Diagnosing & Treating Sclerodactyly of the Hand (Part 1)
If one notices their fingers have begun to curl inward, the care of a hand specialist may be required. The claw-like appearance of their inward-curling fingers is the hallmark of sclerodactyly, a condition that causes the skin of the hand to become hard and rigid. Sclerodactyly is itself caused by a condition known either as systemic scleroderma, or as systemic sclerosis.
Systemic scleroderma frequently manifests in the hands and causes the skin of the affected area to become tight and hard. However, not everyone suffering from scleroderma symptoms in the hands will require the care of a hand specialist, since not all cases of the condition lead to sclerodactyly.
It is actually a rare form of arthritis – with fewer than a half million people in the United States affected by the condition.
In this article board certified Oakland County hand specialist Dr. Uzma Rehman discusses the symptoms, causes and treatment of Sclerodactyly.
Symptoms of Sclerodactyly of the Hand
When the condition processes in the hands, scleroderma can cause the patient’s fingers to be come swollen to the point of being incapable of bending. This may be accompanied by the thickening and hardening of the skin.
Extreme sensitivity to cold in the fingers or toes is can be an early sign of scleroderma. Scleroderma patients of Oakland County hand specialist Dr. Rehman also frequently reporting feelings of pain or numbness in their fingers, which may occasionally result from intense emotional stress.
The fingers and toes may take on a swollen, puffy appearance as scleroderma progresses. The initial stage of scleroderma may manifest intermittently, with hand specialist Dr. Rehman having treated patients for whom it has lasted weeks, months, or years.
Over time, scleroderma may cause the skin of the hands to become so hard or tight that it becomes impossible to pinch. Many patients of hand specialist Dr. Rehman report experiencing the worst of their symptoms during the morning hours.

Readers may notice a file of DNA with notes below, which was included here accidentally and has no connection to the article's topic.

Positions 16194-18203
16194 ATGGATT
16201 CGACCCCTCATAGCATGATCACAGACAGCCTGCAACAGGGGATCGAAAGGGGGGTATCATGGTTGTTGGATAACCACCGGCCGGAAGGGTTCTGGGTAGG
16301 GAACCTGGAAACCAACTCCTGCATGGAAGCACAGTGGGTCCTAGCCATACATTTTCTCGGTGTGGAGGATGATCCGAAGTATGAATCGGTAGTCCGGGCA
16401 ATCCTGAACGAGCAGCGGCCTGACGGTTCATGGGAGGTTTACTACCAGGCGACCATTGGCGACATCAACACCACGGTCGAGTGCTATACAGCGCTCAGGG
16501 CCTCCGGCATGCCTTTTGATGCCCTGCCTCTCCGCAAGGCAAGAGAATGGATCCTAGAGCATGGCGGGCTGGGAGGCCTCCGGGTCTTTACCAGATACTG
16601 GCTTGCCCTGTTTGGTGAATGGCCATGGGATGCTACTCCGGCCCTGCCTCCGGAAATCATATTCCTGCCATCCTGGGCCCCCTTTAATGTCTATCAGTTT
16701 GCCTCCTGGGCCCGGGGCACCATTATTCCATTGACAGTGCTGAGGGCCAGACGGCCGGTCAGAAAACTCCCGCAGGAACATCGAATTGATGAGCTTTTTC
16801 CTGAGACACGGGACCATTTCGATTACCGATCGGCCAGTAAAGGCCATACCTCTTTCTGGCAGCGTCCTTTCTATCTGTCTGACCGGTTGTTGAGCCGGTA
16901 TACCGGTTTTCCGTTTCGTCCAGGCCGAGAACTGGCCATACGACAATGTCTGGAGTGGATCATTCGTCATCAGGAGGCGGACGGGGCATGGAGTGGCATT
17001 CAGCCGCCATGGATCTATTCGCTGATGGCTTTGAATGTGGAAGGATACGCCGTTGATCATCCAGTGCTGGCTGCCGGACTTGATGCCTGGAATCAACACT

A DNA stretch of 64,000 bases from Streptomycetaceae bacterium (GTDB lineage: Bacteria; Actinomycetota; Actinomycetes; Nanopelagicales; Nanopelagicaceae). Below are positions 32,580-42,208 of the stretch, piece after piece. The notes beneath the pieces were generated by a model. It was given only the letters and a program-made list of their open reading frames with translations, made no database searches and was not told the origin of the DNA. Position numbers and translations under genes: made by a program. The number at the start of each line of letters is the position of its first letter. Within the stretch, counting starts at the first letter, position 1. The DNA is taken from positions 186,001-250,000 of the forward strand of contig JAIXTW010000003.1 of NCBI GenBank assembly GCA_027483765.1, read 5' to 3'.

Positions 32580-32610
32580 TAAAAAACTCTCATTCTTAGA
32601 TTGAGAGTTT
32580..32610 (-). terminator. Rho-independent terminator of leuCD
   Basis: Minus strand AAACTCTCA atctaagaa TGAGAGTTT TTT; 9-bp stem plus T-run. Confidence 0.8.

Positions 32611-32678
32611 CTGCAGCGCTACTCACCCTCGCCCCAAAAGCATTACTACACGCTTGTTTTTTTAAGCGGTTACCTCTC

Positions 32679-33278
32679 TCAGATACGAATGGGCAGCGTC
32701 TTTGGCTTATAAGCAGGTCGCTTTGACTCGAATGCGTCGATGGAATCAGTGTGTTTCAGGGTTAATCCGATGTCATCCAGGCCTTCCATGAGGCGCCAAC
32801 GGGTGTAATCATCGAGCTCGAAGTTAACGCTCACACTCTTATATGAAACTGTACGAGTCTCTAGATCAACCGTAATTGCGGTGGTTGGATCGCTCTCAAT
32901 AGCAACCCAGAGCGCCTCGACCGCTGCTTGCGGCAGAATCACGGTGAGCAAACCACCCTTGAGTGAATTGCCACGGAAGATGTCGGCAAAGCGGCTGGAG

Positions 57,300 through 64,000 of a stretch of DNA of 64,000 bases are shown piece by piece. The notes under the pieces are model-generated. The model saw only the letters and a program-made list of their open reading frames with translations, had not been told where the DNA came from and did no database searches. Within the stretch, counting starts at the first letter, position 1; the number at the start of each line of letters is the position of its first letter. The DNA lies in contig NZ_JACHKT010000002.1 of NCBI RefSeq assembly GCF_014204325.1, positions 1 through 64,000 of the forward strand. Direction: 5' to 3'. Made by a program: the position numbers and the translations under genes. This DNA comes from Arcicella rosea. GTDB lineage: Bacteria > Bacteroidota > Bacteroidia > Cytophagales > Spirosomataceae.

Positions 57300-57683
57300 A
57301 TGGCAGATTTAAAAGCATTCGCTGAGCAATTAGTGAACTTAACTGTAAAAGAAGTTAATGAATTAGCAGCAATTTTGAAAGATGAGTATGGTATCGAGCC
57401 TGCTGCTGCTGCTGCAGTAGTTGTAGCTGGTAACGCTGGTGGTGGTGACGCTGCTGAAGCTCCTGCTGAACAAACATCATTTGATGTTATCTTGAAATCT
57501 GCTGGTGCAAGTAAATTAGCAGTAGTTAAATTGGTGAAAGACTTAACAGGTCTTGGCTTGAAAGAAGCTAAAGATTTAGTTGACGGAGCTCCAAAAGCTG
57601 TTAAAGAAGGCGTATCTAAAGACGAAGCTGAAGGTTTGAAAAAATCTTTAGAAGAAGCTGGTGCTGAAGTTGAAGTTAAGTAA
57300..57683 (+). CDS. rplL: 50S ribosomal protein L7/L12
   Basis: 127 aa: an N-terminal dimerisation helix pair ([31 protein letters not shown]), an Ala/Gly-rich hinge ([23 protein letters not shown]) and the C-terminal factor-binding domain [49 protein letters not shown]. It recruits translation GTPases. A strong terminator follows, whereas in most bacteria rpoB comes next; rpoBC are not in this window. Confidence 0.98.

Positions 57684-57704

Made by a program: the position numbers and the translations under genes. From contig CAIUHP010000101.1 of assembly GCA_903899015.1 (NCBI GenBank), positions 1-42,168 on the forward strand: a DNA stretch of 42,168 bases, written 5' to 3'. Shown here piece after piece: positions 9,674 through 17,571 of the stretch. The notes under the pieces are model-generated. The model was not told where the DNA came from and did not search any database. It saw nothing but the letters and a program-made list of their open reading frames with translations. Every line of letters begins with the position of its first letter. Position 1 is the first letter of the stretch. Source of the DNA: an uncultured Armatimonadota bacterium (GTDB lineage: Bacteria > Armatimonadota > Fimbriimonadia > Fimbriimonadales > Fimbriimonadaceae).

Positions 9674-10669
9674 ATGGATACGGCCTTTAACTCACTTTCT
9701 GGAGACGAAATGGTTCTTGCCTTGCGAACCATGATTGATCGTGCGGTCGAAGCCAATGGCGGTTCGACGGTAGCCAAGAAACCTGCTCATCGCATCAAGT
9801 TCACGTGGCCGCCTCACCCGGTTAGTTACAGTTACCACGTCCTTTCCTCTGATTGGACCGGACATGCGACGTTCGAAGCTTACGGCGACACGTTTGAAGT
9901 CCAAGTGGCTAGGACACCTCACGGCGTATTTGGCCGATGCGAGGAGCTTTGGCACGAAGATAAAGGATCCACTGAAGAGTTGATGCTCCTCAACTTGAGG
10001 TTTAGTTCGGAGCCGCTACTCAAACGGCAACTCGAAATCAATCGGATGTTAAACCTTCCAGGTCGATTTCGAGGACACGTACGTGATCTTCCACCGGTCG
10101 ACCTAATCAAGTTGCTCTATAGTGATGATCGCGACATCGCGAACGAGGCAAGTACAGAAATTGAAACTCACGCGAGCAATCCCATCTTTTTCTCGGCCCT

While not a guarantee of the condition it is not uncommon for scleroderma patients to develop sclerodactyly, which causes their fingers to curl inward as a result of their hardened skin. Sclerodactyly causes the skin’s collagen fibers to stiffen to the point of being completely immobile, forcing the hand to take on a claw-like shape. For this reason, the earliest signs of sclerodactyly should be met with care from a hand specialist.
Causes of Sclerodactyly of the Hand
Autoimmune diseases, such as arthritis, occur when the immune system attacks the body’s own tissue after mistaking it for a foreign body. Since scleroderma is a form of arthritis, this makes it an autoimmune disease.
The immune system’s mistaken attack is responded to by the body’s cells by overproduction of collagen, the protein responsible for keeping skin firm, supple, and healthy. Too much collagen, however, causes the hard and leathery skin characteristic of sclerodactyly, and leads many of Oakland County hand specialist Dr. Rehman’s patients to her care.
Within the hand specialist community, evidence has been observed to suggest scleroderma -which causes sclerodactyly- may be the product of hereditary. Cases of scleroderma have also be observed to have been triggered by exposure to certain pesticides, solvents, or epoxy resins.
It is extremely important to see a hand specialist for treatment of Sclerodactyly in the initial, early stages before the hands have hardened.
CLICK HERE for Part 2: Treatment of Sclerodactyly of the Hand
Oakland County Hand Specialists
Although there is still no cure for Sclerodactyly, innovative treatments and therapies have improved the prognosis substantially in the last few years.
However, it is extremely important to see Oakland County hand specialist Dr. Rehman as early as possible – for a correct diagnosis and proper treatment – before the claw-like condition sets in. She can diagnose the underlying cause of your Sclerodactyly – and then and create a treatment and physical therapy plan to help relieve symptoms, restore hand function, and avoid progression of the condition.